October 14, 2020 | News | No Comments
Thousands of people are expected to rally in Detroit Friday afternoon to demand a moratorium on the city’s mass shut-offs of water to households, which they say has unleashed a public health emergency.
Dozens of local, national, and international organizations and unions are backing the march, which will call for an immediate renewal of water services to thousands of residences that have already been disconnected, with tens of thousands more slated to be next. “The more attention we can bring to this moment, the more likely we are to get action to alleviate a crisis that doesn’t have to happen,” Shea Howell of the communications working group for Detroiters Resisting Emergency Management and the People’s Water Board told Common Dreams.
The Detroit Water and Sewerage Department (DWSD) announced last month it is implementing a plan to escalate the disconnection of water to households that have fallen behind on their bills to 3,000 a month. Nearly half of all residents are behind on their water payments—a pool that is likely to expand further as the city continues to increase its water rates and cut public services, including welfare and public pensions.
“Cutting off water to community residents is a disgraceful attack on the basic human right of access to safe, clean water,” —Jean Ross, National Nurses United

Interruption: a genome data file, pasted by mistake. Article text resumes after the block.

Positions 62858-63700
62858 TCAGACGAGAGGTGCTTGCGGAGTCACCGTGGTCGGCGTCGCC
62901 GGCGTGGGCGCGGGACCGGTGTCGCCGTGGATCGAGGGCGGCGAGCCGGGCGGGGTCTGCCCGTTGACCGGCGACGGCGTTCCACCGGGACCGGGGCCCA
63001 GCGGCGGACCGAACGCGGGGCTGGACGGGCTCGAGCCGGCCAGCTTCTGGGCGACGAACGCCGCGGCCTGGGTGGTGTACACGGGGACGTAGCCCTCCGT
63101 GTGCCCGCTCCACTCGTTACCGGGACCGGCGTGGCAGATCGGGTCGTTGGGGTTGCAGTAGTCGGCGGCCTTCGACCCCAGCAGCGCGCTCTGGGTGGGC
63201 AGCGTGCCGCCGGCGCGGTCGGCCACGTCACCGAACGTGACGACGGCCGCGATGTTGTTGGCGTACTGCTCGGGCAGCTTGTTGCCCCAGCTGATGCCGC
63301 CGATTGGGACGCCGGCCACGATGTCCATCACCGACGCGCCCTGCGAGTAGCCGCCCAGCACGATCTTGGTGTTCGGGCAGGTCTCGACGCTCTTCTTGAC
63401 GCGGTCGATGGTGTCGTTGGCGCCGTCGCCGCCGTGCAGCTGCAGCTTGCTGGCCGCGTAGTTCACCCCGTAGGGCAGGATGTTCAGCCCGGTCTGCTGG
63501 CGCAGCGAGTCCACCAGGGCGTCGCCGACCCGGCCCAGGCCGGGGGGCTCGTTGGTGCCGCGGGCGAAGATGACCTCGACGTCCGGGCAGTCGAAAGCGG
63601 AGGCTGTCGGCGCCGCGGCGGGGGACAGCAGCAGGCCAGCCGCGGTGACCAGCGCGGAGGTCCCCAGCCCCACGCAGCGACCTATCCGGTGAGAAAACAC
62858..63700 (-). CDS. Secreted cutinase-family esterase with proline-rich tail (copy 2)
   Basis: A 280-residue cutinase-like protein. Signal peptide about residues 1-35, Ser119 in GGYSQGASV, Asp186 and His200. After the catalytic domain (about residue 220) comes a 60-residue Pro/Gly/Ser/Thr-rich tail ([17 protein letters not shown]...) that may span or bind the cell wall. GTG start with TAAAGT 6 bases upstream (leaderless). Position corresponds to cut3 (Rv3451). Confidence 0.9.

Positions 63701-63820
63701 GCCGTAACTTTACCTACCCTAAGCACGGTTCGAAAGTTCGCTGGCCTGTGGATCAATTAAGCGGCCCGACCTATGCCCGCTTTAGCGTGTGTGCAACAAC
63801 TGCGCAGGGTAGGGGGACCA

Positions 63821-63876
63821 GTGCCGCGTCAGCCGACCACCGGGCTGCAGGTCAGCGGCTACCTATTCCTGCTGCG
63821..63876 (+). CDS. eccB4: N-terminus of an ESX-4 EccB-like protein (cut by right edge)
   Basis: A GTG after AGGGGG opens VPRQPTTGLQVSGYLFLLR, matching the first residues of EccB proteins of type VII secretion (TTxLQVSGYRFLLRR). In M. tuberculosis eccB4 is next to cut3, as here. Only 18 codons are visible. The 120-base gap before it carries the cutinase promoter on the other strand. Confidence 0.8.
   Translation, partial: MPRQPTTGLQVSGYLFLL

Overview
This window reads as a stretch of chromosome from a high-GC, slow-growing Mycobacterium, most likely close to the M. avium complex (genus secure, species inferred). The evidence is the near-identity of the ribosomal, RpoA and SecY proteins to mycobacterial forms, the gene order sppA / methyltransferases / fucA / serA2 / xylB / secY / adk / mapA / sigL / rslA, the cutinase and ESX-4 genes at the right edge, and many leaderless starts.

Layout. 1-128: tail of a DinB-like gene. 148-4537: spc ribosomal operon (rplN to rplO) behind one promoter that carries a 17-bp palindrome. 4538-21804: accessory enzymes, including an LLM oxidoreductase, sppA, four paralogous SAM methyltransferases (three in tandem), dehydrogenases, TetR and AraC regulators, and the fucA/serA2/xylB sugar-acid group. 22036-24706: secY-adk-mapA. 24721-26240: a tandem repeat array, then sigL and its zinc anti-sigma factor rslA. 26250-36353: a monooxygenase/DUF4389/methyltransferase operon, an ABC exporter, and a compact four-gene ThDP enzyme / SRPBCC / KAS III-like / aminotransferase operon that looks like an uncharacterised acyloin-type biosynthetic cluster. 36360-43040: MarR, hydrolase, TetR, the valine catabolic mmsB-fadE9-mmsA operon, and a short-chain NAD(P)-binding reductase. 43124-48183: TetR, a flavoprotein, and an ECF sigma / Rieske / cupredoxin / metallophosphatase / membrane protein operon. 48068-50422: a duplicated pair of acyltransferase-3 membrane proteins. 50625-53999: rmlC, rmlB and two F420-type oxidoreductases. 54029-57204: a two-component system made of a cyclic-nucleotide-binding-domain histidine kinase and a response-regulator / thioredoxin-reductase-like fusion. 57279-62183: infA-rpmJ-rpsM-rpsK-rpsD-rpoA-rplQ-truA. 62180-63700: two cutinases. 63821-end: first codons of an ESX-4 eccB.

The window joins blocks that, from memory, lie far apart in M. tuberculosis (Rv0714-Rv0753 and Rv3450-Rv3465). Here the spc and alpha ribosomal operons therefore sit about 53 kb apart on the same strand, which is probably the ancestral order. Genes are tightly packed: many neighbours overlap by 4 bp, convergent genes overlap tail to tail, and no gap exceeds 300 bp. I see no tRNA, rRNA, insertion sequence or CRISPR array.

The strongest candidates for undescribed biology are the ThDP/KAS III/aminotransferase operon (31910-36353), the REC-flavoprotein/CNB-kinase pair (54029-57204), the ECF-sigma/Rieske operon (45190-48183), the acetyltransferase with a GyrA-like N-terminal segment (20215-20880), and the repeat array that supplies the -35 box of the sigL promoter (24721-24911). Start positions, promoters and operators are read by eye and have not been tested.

As a result, thousands of Detroit residents are going without water, despite its close proximity to the Great Lakes—which account for over one-fifth of the surface fresh water in the world.
The disconnections have been condemned as a “violation of human rights” by a UN panel, with the UN expert on the right to adequate housing warning they “may be discriminatory” against African Americans. Many residents suspect the shut-offs are part of a plan to get rid of bad debts to privatize water services, and ultimately, drive residents out of this majority-black city to make way for gentrification and corporate profits.
But organizers say Detroiters are finding creative ways to resist the water shut-offs and help each other get by.
Friday morning, residents blocked the entrance to Homrich Inc., the company contracted by the city to shut off water to homes. According to Howell, the civil disobedience is still ongoing, with a standoff between protesters and police. The direct action follows a similar protest earlier this month, which led to the arrest of ten residents.
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